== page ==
With tears in his eyes, Director-General of the World Trade Organization (WTO) Roberto Azevêdo (shown in the photo on the left) announced on Saturday the successful culmination of days of difficult negotiations to arrive at the first unanimous agreement in the history of the WTO: the approval of the Bali Package. "For the first time in our history, the WTO has truly delivered. This time the entire membership came together. We have put the 'world' back into World Trade Organization," he said.
Headlines around the world celebrated, with the BBC stating, “WTO agrees to global trade deal worth $1 trillion,” the New York Times saying, “W.T.O. Reaches First Global Trade Deal,” and Reuterswriting, “WTO reaches its first ever trade deal at Bali meeting.”
One would think that mankind had been saved from extinction through the work of 160 diplomats working in its best interests, laboring through the night to birth the agreement. In fact, it was a “near death” experience for the WTO. As noted by Tom Miles, writing a week earlier for Reuters, there were only two possible outcomes from the meeting to be held on the island of Indonesia: “a global trade agreement ... or a failure that kills off the Doha round of trade talks and casts the WTO into obsolescence.” At the last minute, Cuba and India backed away, slightly, from their threats to scuttle the conference, allowing Azevêdo to save the WTO and his job as Director-General.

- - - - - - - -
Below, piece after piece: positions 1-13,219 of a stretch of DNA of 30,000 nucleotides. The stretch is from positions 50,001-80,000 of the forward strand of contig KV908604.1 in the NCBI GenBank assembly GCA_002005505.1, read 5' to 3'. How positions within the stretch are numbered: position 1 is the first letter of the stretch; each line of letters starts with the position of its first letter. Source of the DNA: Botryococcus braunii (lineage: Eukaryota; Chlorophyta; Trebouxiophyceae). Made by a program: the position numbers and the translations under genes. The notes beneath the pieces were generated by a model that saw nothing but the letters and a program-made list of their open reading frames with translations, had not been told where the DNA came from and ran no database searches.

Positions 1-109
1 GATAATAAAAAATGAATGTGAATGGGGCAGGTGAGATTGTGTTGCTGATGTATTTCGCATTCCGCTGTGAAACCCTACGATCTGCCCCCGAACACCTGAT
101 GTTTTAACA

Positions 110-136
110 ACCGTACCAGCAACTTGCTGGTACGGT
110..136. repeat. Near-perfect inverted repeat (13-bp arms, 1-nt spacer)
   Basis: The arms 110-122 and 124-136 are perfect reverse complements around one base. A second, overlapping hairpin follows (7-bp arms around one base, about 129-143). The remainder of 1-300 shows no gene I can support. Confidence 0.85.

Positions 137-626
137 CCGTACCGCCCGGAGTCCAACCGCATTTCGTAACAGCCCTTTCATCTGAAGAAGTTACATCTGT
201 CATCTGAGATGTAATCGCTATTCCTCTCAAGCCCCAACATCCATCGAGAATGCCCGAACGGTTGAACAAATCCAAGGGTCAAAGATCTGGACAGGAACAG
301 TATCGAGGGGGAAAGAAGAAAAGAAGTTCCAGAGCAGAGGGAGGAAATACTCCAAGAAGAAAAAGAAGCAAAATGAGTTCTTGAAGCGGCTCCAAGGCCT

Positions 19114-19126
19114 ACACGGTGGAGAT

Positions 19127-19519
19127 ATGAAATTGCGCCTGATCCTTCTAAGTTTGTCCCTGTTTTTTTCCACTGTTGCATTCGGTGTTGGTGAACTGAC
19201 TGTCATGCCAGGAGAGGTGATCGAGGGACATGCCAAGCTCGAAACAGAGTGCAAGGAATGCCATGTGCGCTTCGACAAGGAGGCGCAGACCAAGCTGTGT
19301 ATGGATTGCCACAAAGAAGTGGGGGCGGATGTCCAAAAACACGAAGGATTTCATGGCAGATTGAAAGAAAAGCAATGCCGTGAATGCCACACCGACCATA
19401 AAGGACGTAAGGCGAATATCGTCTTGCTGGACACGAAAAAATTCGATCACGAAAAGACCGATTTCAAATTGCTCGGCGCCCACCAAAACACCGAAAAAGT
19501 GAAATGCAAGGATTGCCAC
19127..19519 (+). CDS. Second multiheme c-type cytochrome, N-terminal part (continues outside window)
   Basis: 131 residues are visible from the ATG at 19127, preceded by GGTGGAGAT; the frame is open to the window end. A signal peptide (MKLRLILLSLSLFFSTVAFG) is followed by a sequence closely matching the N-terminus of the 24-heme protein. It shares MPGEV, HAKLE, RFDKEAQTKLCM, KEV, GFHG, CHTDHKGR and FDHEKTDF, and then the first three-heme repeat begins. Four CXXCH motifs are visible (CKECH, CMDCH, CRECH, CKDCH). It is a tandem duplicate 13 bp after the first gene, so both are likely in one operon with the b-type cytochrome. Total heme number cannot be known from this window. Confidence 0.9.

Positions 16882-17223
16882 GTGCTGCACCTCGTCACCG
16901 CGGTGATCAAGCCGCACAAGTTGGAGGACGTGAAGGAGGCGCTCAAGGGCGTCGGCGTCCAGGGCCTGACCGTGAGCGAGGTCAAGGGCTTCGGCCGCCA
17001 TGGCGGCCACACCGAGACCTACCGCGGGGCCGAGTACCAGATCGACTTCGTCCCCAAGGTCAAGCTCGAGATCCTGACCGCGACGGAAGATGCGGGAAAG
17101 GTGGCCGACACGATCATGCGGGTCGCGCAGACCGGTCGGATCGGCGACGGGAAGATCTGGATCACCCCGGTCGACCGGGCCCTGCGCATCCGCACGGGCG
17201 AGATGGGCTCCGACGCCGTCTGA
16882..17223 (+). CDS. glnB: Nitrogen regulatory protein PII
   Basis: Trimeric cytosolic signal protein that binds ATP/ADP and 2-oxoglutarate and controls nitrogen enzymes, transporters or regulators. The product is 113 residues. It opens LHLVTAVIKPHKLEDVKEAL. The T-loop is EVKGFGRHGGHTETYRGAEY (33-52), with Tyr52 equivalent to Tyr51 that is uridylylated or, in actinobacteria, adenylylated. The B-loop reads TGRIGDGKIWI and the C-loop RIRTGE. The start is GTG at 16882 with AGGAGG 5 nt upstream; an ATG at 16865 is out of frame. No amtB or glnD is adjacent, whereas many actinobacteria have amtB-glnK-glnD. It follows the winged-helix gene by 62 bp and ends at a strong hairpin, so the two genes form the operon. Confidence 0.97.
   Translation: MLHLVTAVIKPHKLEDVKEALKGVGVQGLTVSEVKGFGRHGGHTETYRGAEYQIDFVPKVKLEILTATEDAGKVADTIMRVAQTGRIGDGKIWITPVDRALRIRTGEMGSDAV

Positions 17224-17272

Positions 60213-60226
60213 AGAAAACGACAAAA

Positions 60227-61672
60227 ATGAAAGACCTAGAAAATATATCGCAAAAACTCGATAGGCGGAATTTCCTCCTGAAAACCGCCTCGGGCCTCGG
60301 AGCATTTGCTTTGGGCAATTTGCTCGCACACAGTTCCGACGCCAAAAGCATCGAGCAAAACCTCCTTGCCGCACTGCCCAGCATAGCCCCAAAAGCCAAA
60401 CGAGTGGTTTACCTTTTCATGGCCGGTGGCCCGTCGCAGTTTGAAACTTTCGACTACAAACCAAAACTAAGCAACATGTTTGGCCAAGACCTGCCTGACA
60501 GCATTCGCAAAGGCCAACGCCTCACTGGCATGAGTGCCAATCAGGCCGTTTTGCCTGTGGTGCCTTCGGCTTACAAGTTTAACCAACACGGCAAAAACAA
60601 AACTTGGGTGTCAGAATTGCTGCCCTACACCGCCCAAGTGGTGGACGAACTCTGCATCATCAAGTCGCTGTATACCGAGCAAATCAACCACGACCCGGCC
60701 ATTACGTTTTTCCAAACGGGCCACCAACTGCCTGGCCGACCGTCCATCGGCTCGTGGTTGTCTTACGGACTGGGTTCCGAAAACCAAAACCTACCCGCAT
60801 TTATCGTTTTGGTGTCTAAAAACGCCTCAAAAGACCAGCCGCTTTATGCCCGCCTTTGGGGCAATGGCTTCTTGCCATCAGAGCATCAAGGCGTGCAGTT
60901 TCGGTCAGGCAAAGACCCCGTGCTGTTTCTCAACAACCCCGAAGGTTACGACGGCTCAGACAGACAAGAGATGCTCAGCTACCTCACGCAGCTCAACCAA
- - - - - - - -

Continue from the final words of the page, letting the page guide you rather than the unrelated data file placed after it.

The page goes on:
What was accomplished was a slight lessening of trade restrictions through the relaxing of some red tape between and among the agreeing governments. But even that was ballyhooed as paving the way for an enormous expansion of economic activity. According to the Peterson Institute for International Economics — founded by globalist Fred Bergsten in 1981 and funded handsomely by Council on Foreign Relations member Peter Peterson — the Bali Package of trade agreements could create $1 trillion worth of global economic activity and add more than 20 million jobs, while lowering the cost of doing business internationally by between 10 and 15 percent.
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Photo of WTO Director-General Roberto Azevêdo and Indonesian Trade Minister Gita Wiryawan: AP Images